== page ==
The Damned is a fairly quick read, mostly because you just keep wanting to find out what happens next. But much like Pyper’s ghosts, the disquieting questions his novel raises linger on long after you turn the last page.

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Thank you to Simon and Schuster Canada for an advance reading copy of this book in exchange for an honest review.

Review | The King of Shanghai (Ava Lee # 7: The Triad Years), Ian Hamilton

SPOILER ALERT: If you haven’t read Two Sisters of Borneo (Ava Lee # 6), this review includes a major spoiler in the first paragraph about that book and the Ava Lee series in general.

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King of Shanghai begins about a month after Uncle’s death in Two Sisters of Borneo. Ava is just coming out of grieving and ready to begin a new life as a partner in the Three Sisters investment business she runs with friends May and Amanda. She still feels the loss of Uncle’s mentorship, but is somewhat looking forward to a quieter life, with a steady income and without the violence that resulted from her previous work.

Unfortunately for Ava, her old life seems determined to catch up to her. Uncle’s friend and mentee Xu, the head of the Triad in Shanghai, is seeking the chairmanship of all Triad Societies, and he wants to recruit Ava as his adviser. The rest of the story unfolds in classic Ava Lee fashion — other Triad bosses don’t get along with Xu, Ava gets sucked into their conflict, various characters get kidnapped/beaten up/shot.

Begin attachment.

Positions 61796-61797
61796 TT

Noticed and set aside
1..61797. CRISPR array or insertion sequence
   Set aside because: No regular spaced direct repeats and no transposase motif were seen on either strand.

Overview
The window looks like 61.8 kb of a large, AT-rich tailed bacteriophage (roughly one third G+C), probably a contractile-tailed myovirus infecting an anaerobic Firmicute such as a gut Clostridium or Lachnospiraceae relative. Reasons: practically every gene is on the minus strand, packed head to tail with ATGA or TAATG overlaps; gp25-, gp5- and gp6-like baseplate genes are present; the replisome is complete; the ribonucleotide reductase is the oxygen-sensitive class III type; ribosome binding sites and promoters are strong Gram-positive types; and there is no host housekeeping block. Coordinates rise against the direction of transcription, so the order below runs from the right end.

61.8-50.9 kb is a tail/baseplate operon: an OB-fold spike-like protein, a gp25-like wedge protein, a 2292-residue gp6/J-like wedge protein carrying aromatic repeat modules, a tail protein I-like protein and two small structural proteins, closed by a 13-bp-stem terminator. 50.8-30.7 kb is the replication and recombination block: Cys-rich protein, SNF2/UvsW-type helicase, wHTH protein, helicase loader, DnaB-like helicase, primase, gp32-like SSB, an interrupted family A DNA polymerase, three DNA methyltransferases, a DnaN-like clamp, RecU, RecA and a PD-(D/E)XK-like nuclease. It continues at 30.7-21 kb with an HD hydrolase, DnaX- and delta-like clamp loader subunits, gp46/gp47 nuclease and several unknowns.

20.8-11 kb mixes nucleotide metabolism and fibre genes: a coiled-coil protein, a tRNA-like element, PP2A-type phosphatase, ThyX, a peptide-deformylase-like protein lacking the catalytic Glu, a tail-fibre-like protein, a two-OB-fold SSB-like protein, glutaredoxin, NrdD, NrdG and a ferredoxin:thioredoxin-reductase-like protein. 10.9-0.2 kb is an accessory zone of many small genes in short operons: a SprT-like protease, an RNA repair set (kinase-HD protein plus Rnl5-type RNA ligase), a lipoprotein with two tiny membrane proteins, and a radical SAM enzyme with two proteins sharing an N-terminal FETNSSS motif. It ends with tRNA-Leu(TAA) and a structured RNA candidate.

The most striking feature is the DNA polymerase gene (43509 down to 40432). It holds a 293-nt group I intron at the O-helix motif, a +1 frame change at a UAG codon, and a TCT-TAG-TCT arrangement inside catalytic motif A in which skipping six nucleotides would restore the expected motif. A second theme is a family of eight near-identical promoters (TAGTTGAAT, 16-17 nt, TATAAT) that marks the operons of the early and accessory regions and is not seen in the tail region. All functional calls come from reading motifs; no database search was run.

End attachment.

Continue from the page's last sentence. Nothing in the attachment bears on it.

King of Shanghai does focus a bit more on Ava’s strategic thinking rather than her martial arts prowess, which I liked. She ends up having to strategize about the Triad, and that’s a scale beyond what she’s had to deal with in the past, I think. That being said, one of my concerns with this series is that Ava’s always been more than capable so I haven’t really seen much character growth in that regard over the series. Because she has been practically superhuman all along, there was never any doubt that she could come up with a good strategy, nor that she could strong-arm negotiations in her favour. More significantly, there isn’t much difference between the Ava working for Uncle and the Ava left without a mentor. She does mourn Uncle’s death, and there’s a great scene where she dreams about him, but in terms of character development, I didn’t really feel how Uncle’s death changed her in any way.

The appeal of any mystery and thriller series is familiarity — there’s a set structure and there’s a certain set of expectations of how the main character would react in a given situation. So in a way, I can’t fault Ian Hamilton for giving us the Ava Lee story we’ve come to expect. I think however that the story arc about Uncle’s health in previous books raised the emotional stakes in such a way that enhanced the series, and that is missing in this book. Ava’s concern over Uncle’s declining health added heart to the series and depth to Ava’s character, and perhaps it is in contrast to that that the language in this book feels oddly detached. Even moments of emotion, such as Ava’s emailing “I love you” to her girlfriend felt clinical in execution, added to the story just to remind us that Ava has a girlfriend before then going on to the business at hand.

There is also a subplot about PO, a fashion line the Three Sisters consider investing in. To be honest, I enjoyed that subplot more than the Triad part, mostly because I like fashion, but as the Triad story took off, this story was pushed to the sidelines, and it made me wonder why we spent almost half the book building up this storyline.

King of Shanghai is a solid addition to the Ava Lee series. If you enjoyed the earlier books, this has many of the elements that make the other books great, and Ava is as powerful and brilliant as ever.

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Thank you to Anansi for a copy of this book in exchange for an honest review.